Saxophonist Tim Berne is a remarkably prolific musician, with over 40 albums to his name since his 1979 debut, The Five Year Plan. Over the years, he has recorded for a number of labels, including his own Empire as well as Screwgun Records. His latest is titled Snakeoil, for ECM Records. On it he plays well with such artists as Oscar Noriega (clarinet), Mat Mitchell (piano), and Ches Smith (drums and percussion). Snakeoil is an interesting mix of the avant-garde and the accessible, often in the same song.
Take the nearly 14 minute opening track “Simple City.” For one thing, it is anything but simple. My guess is that it’s his ode to his adopted home of New York, and if so, it is a mighty effective one. The track begins with an introductory segment featuring Mitchell’s piano, and some great drum fills from Smith. From there we are into somewhat familiar jazz territory with an accessible (for Berne) melody. The tune closes out with some more piano work, this time minus the drums.
A somewhat similar structure informs the longest piece on the album, “Spare Parts” (14:10). This track opens with Berne’s sax, along with a rolling drum accompaniment from Smith. I actually find that Ches Smith may well be the unsung hero of Snakeoil, he always seems to be in the right place at the right time. The song has a number of segments (if you will), for after this introductory portion we are treated to a very beautiful piano/sax duet, followed by a piano solo, and winding up with a piano/drum duet. An outstanding composition all the way around.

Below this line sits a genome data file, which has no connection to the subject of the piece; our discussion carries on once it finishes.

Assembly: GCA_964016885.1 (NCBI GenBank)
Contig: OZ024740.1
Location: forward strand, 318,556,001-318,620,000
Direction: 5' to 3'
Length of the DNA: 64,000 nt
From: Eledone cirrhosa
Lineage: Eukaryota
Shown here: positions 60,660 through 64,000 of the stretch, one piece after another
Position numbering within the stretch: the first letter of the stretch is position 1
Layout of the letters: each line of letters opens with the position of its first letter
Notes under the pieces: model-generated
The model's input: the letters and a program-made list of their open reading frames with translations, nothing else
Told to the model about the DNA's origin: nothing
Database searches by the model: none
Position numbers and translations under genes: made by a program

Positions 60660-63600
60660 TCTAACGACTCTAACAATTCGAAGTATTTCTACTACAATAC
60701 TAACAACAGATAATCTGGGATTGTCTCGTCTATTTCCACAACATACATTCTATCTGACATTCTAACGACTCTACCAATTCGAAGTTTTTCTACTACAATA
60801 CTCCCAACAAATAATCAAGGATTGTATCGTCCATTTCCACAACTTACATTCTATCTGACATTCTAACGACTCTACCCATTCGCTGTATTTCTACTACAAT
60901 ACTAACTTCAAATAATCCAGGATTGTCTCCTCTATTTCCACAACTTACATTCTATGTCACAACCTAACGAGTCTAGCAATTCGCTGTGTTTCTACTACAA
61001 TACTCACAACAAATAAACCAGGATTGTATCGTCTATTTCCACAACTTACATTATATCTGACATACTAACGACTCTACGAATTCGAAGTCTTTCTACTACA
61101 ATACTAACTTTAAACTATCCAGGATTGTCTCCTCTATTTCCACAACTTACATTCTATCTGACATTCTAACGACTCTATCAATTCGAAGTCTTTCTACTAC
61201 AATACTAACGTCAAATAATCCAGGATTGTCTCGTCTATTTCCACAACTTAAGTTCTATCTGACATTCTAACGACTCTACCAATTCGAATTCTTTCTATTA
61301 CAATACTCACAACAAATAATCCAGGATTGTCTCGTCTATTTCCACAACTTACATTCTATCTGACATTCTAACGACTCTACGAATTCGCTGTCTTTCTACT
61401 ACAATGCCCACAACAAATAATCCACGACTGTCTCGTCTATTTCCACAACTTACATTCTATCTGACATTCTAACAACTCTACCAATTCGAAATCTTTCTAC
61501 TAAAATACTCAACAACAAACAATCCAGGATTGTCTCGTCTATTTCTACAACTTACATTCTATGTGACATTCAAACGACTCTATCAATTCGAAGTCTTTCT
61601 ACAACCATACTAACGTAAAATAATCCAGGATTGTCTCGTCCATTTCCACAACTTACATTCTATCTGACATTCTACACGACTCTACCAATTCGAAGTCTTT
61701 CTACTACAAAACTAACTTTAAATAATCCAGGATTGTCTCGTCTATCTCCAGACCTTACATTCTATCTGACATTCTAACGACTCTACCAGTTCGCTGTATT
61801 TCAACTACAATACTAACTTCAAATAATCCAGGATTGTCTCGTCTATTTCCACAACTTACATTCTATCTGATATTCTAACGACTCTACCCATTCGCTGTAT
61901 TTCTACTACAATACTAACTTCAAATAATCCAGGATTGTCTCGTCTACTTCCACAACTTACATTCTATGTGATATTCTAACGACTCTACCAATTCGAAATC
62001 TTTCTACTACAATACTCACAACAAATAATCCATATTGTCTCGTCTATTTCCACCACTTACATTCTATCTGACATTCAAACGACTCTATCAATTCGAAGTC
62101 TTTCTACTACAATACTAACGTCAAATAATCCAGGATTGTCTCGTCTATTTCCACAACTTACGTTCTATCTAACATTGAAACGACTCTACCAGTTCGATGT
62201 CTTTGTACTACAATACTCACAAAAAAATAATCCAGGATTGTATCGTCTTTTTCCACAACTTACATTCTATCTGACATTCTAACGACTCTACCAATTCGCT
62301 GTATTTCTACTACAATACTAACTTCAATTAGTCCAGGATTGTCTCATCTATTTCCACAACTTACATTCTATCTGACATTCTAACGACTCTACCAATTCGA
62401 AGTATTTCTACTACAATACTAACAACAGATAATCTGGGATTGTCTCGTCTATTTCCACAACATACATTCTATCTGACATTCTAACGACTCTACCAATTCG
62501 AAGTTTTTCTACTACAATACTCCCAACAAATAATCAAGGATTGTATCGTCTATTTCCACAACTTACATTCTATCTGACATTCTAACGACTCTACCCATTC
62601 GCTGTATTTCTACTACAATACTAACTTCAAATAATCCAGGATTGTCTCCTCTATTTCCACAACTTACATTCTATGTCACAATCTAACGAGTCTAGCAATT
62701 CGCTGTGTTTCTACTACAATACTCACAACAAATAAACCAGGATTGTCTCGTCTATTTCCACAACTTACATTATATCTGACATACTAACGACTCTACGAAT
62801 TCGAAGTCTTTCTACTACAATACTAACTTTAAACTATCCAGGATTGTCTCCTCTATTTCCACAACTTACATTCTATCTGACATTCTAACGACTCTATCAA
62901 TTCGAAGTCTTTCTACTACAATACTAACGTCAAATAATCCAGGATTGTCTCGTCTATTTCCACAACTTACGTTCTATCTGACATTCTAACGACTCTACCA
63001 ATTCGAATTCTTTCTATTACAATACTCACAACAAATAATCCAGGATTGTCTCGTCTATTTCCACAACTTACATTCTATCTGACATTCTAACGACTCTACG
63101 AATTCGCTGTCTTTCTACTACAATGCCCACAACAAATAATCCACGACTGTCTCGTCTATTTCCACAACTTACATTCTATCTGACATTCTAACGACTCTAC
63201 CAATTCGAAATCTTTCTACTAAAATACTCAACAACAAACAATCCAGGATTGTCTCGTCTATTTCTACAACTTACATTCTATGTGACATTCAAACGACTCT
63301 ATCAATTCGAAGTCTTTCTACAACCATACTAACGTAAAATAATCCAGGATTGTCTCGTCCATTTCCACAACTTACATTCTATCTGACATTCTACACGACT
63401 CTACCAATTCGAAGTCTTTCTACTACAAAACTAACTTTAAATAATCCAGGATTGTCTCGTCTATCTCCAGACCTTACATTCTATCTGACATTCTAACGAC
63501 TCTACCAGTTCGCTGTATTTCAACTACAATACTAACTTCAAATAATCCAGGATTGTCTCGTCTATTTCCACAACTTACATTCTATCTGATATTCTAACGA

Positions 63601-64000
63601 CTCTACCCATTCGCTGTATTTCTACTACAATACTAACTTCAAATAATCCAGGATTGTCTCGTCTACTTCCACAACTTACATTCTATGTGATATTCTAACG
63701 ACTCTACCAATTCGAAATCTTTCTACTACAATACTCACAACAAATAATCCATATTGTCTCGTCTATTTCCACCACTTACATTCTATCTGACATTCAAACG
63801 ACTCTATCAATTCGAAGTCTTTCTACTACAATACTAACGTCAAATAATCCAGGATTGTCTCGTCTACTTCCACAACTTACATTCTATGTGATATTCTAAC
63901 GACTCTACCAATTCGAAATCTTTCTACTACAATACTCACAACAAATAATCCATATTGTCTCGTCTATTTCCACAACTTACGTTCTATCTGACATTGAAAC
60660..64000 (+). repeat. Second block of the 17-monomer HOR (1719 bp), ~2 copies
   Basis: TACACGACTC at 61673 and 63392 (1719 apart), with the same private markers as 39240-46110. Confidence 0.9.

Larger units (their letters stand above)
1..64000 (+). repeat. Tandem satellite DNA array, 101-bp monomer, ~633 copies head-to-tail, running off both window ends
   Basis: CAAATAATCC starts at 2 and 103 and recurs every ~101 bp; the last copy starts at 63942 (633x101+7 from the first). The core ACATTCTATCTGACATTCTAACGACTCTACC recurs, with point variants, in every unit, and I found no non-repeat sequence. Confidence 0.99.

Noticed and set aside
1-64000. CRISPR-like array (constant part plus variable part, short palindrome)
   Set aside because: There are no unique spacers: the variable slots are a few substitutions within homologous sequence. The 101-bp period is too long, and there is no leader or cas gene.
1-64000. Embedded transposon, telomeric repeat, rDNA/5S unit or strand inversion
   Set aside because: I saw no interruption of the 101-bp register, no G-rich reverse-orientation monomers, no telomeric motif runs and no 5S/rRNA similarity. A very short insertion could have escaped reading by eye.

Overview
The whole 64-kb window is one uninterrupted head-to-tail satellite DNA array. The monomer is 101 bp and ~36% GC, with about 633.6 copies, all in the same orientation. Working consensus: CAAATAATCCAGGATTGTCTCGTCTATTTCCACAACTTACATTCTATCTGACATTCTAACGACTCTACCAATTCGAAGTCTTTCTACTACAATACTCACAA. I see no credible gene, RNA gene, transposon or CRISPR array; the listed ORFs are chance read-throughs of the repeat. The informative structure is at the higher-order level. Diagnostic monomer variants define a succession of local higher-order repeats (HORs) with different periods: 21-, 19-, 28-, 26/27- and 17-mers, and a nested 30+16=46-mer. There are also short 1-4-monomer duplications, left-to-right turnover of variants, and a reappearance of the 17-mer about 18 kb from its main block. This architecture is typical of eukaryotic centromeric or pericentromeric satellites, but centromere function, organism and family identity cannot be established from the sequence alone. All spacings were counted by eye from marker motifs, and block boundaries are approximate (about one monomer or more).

Without a doubt, “Spare Parts” emphasizes what I like best about Snakeoil. The blend of dissonance with the more melodic sounds of Berne’s sax in particular work especially well. My only criticism is in what I consider to be an over reliance on the tried and true “avant-garde” directions he and Mitchell take at times. Varying from the high end to the low end of the tonal palette in rapid succession is an all too obvious choice. Once in a while it is fine, but as practically the only strategy for displaying a willingness to experiment, it becomes a bit tiring.
All in all though, Snakeoil is an excellent introduction to what Tim Berne is all about and as such is recommended.